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Frequent Flier Programs

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BUSINESS
May 20, 2006 | James Gilden, Special to The Times
It was 25 years ago this month that American Airlines introduced the first frequent-flier program. Since then, earning miles toward free flights and upgrades has become wildly popular among business and leisure travelers alike -- and surprisingly profitable for the airlines. But frequent-flier programs are starting to show their age. Some travelers are becoming frustrated by the difficulty they're having cashing in their miles as the airline industry struggles to stay aloft.
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TRAVEL
March 3, 2013 | By Brian Kelly
You keep hearing about people who take these fabulous trips (see story) and they don't pay a penny - or very many pennies. You have miles, but you don't seem to be getting much, well, mileage out of them. For the last seven years, my life has been all about points. I quit my recruiting job on Wall Street, for which I traveled more than 150,000 miles a year (and collected numerous corporate credit card points), and founded ThePointsGuy.com , a website that's all about maximizing frequent-flier miles and credit card points.
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BUSINESS
July 15, 1993 | MICHAEL SCHRAGE, Michael Schrage is a writer, consultant and research associate at the Massachusetts Institute of Technology. He writes this column independently for The Times. He can be reached by electronic mail at schrage@media-lab.media.mit.edu on the Internet
If Henry Higgins had been a frequent-flying management consultant instead of an Edwardian misogynist, he would no doubt be asking, "Why can't an airline be more like a bank?" Sure, the airlines are in the transportation business. But--in these turbulent days of price wars and billion-dollar industry losses--the Americans, Uniteds and Deltas increasingly depend on their frequent-flier plans to lock in their best and most profitable accounts.
BUSINESS
February 18, 2013 | By Hugo Martín, Los Angeles Times
In the wake of the deal to merge American Airlines and US Airways, many business travelers are asking themselves the same question: What does this mean for me? Change is the only certain answer. And change, according to some airline experts, is not good for business travelers who have grown accustomed to their regular airline routes, connecting hubs and frequent flier programs. "What I can see is 900 pitfalls," said Joe Brancatelli, a business travel expert who writes a regular online column on the subject.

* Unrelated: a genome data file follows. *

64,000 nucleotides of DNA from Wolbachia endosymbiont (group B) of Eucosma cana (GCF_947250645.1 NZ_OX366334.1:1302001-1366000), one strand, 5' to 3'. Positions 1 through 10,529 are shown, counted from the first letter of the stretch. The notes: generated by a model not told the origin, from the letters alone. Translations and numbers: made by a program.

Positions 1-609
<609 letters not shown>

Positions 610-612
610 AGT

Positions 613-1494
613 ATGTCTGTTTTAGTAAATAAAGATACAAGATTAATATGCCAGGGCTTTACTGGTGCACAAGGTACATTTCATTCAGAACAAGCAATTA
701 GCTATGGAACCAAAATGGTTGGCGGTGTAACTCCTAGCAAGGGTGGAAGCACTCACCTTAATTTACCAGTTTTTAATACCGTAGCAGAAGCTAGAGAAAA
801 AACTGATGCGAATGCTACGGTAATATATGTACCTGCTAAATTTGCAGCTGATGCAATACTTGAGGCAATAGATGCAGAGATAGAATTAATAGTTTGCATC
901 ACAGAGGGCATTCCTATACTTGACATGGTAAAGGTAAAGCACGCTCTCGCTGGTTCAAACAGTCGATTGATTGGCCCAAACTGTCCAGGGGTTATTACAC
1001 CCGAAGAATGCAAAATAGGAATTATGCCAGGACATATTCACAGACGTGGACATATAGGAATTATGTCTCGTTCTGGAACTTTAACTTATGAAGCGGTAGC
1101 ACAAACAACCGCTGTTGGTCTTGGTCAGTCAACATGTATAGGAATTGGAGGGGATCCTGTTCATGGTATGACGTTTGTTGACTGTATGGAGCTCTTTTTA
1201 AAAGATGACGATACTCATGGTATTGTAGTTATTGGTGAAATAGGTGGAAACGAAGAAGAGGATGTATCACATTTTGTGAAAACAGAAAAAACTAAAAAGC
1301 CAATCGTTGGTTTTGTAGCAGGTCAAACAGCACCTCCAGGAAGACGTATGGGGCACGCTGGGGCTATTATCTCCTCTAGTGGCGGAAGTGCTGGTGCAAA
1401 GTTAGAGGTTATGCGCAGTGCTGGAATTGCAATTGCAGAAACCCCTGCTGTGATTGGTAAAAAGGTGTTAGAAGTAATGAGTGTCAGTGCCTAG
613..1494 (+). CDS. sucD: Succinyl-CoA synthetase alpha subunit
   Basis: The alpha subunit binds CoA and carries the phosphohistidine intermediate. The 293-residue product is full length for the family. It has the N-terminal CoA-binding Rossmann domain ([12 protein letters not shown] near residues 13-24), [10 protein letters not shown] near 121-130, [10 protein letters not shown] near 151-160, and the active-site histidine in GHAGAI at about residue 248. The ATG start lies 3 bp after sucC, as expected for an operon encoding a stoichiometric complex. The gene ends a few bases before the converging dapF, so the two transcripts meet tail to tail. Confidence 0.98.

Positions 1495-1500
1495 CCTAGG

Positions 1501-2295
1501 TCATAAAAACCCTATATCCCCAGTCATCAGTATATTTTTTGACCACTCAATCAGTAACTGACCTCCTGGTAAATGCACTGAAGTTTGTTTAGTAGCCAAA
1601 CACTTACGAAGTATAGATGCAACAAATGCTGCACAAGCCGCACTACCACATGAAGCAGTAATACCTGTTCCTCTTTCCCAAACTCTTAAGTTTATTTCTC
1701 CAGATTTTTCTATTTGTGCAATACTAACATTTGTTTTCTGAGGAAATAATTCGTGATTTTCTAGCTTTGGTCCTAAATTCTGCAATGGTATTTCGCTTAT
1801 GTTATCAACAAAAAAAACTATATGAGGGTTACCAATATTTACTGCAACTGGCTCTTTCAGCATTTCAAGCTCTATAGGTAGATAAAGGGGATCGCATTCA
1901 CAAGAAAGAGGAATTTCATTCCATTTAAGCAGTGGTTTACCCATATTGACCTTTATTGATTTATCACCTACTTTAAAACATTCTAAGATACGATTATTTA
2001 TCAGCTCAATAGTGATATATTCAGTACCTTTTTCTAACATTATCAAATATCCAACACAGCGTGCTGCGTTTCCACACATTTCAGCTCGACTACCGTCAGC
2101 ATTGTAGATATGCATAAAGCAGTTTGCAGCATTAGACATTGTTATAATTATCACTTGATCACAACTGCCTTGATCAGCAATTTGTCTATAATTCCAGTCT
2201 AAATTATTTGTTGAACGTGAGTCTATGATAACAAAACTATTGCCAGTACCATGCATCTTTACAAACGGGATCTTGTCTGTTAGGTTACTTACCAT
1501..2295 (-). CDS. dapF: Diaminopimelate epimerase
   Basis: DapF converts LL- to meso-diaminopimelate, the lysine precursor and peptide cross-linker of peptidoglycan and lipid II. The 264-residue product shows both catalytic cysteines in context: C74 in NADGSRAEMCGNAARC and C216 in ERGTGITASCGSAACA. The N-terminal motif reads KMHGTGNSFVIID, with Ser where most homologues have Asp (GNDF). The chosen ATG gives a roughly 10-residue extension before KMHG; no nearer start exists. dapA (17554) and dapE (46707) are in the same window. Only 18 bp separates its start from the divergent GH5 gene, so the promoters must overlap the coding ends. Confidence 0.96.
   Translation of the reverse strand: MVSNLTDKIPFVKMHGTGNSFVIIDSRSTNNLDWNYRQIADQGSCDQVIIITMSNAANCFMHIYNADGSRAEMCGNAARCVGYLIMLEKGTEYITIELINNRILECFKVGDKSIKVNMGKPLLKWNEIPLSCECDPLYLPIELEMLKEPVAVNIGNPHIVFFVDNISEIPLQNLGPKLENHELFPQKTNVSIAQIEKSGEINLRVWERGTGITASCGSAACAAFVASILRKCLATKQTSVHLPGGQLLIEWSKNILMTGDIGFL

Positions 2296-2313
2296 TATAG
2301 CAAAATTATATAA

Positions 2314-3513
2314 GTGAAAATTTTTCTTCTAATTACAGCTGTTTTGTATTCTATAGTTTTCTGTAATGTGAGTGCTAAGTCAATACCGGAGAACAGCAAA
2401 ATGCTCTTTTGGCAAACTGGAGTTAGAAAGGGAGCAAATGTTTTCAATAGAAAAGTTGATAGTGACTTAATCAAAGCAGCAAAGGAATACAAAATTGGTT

BUSINESS
December 22, 1994 | From Dow Jones News Service
Dollar Rent A Car is withdrawing from most airline frequent-flier programs in favor of its own frequent-renter plan. The car rental company said it is being squeezed by higher costs, particularly the price of new cars for its fleet, and that its participation in frequent-flier programs has been eroding what little profit margin it has. However, the company will join America West Airlines' FlightFund program Jan. 1. It said that program is considerably less expensive than other airline plans.
TRAVEL
February 18, 2007 | Jane Engle, Times Staff Writer
IT'S gotten this bad: The father of mileage awards, who created the first big U.S. program more than 25 years ago, says he's embarrassed by his business offspring. Airlines today are "stingy and greedy" in handling frequent-flier programs, said Rolfe Shellenberger, former project manager of American Airlines' AAdvantage program, who now runs a consulting company in Palm Desert.
TRAVEL
August 21, 2005 | Jane Engle, Times Staff Writer
DON'T throw away frequent-flier newsletters. Do sign up for e-mail updates. That's the best advice I can give to collectors of airline miles this year. The reason? Several airlines, squeezed between low fares and high fuel costs, are tinkering with programs that award free seats and upgrades. Changes may come with little or no notice. If you think it's getting harder to book free seats, you're probably right. (More on that later.) Not all these changes are bad for fliers.
TRAVEL
December 5, 2010 | By Charles Lockwood, Special to the Los Angeles Times
Like the airline industry that spawned them, frequent-flier programs have encountered turbulence and are undergoing major changes. The United-Continental merger means a new mileage program, and the recent marketing agreements among American, British and Iberia and between American and JetBlue also mean adjustments to those programs. Those changes may mean larger flight networks and thus more options for earning and redeeming miles, but "fewer competitors inevitably mean less pressure to compete and innovate," says Tim Winship, editor at large at SmarterTravel.
BUSINESS
September 5, 1992 | From Associated Press
The airlines' battle for passengers took a new turn Friday when carriers announced special travel awards for frequent fliers. "The airlines have bled themselves dry with the fare wars," said Randy Petersen, editor and publisher of Inside Flyer, a newsletter covering frequent flier programs. "This is an effort to stop costing themselves real money." The carriers haven't used frequent flier programs recently to stimulate business, Petersen said. Now, they're making up for lost time.
TRAVEL
October 11, 1987 | TONI TAYLOR, Taylor, an authority on the travel industry, lives in Los Angeles.